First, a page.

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Editorial: 2021 New year’s fight resolutions - Amanda Nunes edition

Amanda Nunes may or may be done with MMA. But her legacy isn’t.

UFC 250: Nunes vs Spencer Photo by Jeff Bottari/Zuffa LLC

It was a quiet year for the UFC’s reigning bantamweight and featherweight champion, Amanda Nunes. Well, at least in the cage. She had just one fight for the 2020 calendar year. It was a decision win over Felicia Spencer. The fight itself was a foregone conclusion, but it ended up serving as a testament to three things: Spencer’s toughness, Nunes’ dominance, and UFC officials being completely uninterested in making tough decisions (that fight should have been stopped).

It’s a little ironic. Despite the general peace and quiet for Nunes, a lot has happened. There are questions, whispers, and concerns about Nunes retiring. There are questions about the future of female featherweight. There’s this Jake Paul nonsense. It’s a lot. Maybe too much. And that’s why, with Nunes having nothing left to prove, 2021 could do without Nunes. Her wife gave birth in 2020, she’s set to co-star in a Halle Berry movie, so why not let her take that walk off into the sunset? Minus the desert robot cannibals, of course.

Don’t let Megan Anderson be the reason Nunes stays

There’s no way to say this quiet. Directly after scoring a first-round knockout over Norma Dumont, Megan Anderson exclaimed that “I’m the only featherweight that is on a win streak, so let’s f—ng go.”

To which one of our eager commentators replied “I’m the only featherweight that is on a win streak , so let’s f—ng go.”

It’s harsh but true. A win streak is nice, but when we think of ‘streaks’ we think of Alex Ovechkin scoring a hat trick; not getting on the scoreboard because the goaltender accidentally moved past the goal line with the puck atop his butt pads. So two wins is nice, but we’re talking about two wins following a loss to Felicia Spencer. It’s easy to be sympathetic to Anderson. The division itself was always built around Cris Cyborg. Anderson knows how tenuous the division is. And yes, on March 6th, this fight will happen at UFC 259 regardless. My point is that if this bout is sidelined by an injury, this is not the fight to keep Nunes invested in the sport. Anderson hasn’t accomplished enough to earn it. And while it’s all the UFC’s got, my argument is not that this is a bad fight. On the contrary, I think it should be good. My argument is ‘don’t keep fighters in the dark.’ Either develop a plan to build featherweight up, and create a future for it, or don’t.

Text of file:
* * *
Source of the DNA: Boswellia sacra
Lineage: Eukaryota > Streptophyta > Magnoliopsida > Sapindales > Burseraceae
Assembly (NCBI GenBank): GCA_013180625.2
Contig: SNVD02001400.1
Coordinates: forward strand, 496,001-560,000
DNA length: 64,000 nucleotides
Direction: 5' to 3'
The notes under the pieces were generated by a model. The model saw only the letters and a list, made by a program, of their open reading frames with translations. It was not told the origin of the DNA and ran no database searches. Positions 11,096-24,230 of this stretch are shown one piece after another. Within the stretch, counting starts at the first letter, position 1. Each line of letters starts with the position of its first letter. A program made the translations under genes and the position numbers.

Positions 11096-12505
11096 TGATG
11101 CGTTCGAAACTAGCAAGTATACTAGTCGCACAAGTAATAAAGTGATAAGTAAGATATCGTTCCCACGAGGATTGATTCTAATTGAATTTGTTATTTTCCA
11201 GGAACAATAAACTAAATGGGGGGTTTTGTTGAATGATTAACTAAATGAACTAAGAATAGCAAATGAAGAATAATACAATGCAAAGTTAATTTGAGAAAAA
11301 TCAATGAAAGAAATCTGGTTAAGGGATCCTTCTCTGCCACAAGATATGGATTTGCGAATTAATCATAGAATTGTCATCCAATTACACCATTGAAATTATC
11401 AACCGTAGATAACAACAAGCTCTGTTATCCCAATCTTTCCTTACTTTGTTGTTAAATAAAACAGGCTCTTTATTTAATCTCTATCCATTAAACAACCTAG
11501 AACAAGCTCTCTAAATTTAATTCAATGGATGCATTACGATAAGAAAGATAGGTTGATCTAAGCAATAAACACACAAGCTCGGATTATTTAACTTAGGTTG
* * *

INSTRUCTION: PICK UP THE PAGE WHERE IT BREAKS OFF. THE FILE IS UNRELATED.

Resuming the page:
Don’t let Jake Paul be the reason Nunes leaves

I’ll keep this short. Until Jake Paul started calling out a bunch of professional fighters after earning his fight cred by knocking out YouTubers and NBA players, I had no idea who he was. I knew about his brother from the trailer for this hyper generic sci-fi movie. So to learn more, I avoided whatever he said about Nunes. I skimmed through the manufactured Conor McGregor drama. And I decided to let my instincts guide me. Dear Amanda — don’t do what I did. Don’t bring the human manifestation of Peaked in High School into your life.

Find the next bantamweight torch bearer

I’ve been talking about Nunes as if she’s already gone. I’m just trying to capture my thoughts in the context of what answers 2021 will ultimately give us. In truth, I think Nunes walking away is a good thing. She’s given everything she has to the sport for thirteen years. She’s been unbeaten in the UFC for the last six years.

What more is there? A perfunctory title defense against a 3-2 fighter in a division that doesn’t even exist? A rematch versus a cadre of women she’s already beat? A superfight against a champ she’s never lost to? If Nunes keeps fighting, win or lose, her status will remain. A lot of fighters look up to her, so if she hangs up the gloves, more power to her. If she doesn’t, more power to her.